Article titles, headings, and sections[]

Article titles[]

A title should be a recognizable name or description of the topic that is natural, sufficiently precise, concise, and consistent with those of related articles. If these criteria are in conflict, they should be balanced against one another.

For formatting guidance see the Wikipedia:Article titles § Article title format section, noting the following:

Subject both to the above and to Wikipedia:Article titles, the rest of the MoS, particularly § Punctuation, applies also to the title.

See also Wikipedia:Manual of Style/Titles, for cases where a Wikipedia article about a published work has a title that coincides with the work's title.

Section organization[]

An article's content should begin with an introductory lead section—a concise summary of the article—which is never divided into sections (see WP:Manual of Style/Lead section). The remainder of the article is typically divided into sections.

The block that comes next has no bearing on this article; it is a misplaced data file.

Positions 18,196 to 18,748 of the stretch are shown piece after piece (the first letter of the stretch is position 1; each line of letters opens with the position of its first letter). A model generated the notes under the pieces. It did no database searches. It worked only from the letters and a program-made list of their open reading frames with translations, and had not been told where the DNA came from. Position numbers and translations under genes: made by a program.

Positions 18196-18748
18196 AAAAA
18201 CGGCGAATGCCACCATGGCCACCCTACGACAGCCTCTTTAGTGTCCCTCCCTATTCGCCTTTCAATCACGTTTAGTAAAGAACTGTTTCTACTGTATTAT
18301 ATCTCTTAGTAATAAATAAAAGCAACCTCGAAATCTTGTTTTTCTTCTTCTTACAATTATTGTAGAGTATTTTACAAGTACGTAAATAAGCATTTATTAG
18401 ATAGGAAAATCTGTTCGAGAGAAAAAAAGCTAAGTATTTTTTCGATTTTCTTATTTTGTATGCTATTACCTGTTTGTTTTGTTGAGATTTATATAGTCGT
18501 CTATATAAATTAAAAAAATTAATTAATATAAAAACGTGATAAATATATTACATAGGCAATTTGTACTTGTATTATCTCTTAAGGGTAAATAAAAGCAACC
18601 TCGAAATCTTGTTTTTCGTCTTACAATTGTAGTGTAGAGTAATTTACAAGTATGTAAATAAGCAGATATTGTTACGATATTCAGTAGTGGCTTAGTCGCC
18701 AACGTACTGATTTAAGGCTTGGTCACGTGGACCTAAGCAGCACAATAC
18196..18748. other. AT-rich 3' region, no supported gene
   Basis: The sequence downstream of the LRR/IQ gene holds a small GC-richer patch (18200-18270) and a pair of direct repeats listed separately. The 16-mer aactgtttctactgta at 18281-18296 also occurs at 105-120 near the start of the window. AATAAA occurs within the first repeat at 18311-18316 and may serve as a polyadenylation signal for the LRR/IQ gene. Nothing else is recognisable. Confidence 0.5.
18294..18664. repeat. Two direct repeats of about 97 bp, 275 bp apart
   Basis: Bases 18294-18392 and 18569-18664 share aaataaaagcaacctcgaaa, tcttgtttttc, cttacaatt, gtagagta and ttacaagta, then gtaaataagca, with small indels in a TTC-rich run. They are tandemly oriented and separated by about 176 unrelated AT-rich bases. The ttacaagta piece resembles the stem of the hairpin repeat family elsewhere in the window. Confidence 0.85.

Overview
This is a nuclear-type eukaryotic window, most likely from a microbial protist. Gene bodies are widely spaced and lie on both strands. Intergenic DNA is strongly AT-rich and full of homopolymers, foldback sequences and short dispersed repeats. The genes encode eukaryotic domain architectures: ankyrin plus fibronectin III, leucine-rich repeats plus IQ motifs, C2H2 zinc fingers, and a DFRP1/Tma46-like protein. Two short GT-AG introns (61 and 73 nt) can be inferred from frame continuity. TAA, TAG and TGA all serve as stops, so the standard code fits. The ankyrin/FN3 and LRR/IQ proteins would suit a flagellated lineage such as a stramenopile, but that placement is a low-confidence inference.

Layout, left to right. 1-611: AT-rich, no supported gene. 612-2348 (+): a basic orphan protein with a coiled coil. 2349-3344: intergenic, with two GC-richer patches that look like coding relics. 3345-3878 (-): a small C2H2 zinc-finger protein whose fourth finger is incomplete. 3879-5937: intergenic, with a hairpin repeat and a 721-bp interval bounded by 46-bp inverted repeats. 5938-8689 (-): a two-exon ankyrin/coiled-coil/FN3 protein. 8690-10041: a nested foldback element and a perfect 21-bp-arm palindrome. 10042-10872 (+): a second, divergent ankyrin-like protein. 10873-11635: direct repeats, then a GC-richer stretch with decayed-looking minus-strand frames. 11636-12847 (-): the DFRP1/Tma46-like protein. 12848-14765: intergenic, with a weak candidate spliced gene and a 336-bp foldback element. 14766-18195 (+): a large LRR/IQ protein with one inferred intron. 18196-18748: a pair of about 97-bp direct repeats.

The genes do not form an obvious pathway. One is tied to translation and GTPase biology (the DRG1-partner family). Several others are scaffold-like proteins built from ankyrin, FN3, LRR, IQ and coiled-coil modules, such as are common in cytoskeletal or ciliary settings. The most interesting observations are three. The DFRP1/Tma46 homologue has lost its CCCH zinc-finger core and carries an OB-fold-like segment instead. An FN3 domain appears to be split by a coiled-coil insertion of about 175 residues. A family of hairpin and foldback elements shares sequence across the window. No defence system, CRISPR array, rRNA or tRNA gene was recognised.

Infoboxes, images, and related content in the lead section must be right-aligned.

Certain standardized elements that are not sections go at the very top of the article, before the content of the lead section, and in the following order:

If an article has at least four section headings, a navigable table of contents appears automatically, just after the lead.

If the topic of a section is covered in more detail in a dedicated article (see Wikipedia:Summary style), insert {{main|Article name}} immediately under the section heading.

As explained in detail in WP:Manual of Style/Layout § Standard appendices and footers, several kinds of material (mostly optional) may appear after the main body of the article, in the following order: